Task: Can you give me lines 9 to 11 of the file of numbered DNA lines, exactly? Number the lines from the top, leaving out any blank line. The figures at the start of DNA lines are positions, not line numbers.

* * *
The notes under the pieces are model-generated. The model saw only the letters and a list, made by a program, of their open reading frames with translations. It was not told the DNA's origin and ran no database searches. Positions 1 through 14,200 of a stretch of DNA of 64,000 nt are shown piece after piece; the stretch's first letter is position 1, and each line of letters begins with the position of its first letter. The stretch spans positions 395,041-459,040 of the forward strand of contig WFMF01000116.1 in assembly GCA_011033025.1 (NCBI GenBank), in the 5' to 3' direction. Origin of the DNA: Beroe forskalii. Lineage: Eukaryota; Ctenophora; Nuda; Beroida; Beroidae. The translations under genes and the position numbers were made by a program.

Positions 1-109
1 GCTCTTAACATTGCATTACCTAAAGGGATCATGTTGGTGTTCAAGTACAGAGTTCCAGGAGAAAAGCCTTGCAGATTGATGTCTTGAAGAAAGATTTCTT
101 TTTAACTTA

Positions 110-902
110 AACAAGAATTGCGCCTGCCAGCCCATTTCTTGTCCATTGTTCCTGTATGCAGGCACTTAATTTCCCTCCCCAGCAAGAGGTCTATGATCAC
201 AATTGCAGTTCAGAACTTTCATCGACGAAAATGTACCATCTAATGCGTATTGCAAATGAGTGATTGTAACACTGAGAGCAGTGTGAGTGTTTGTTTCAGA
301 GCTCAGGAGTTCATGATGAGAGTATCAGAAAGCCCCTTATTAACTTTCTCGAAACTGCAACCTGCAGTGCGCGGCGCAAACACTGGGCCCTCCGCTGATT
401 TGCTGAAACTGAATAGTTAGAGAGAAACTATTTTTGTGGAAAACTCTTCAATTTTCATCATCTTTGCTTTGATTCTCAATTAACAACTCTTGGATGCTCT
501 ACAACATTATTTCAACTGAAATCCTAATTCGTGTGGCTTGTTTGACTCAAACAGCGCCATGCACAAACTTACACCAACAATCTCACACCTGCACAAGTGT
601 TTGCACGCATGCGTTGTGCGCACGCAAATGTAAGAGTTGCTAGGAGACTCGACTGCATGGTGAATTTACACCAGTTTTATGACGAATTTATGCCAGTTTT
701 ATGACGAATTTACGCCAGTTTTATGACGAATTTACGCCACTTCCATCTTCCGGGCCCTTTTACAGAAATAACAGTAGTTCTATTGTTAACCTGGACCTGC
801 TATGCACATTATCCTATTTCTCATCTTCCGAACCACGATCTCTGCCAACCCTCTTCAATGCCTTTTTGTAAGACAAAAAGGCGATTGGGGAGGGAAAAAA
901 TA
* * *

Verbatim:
401 TGCTGAAACTGAATAGTTAGAGAGAAACTATTTTTGTGGAAAACTCTTCAATTTTCATCATCTTTGCTTTGATTCTCAATTAACAACTCTTGGATGCTCT
501 ACAACATTATTTCAACTGAAATCCTAATTCGTGTGGCTTGTTTGACTCAAACAGCGCCATGCACAAACTTACACCAACAATCTCACACCTGCACAAGTGT
601 TTGCACGCATGCGTTGTGCGCACGCAAATGTAAGAGTTGCTAGGAGACTCGACTGCATGGTGAATTTACACCAGTTTTATGACGAATTTATGCCAGTTTT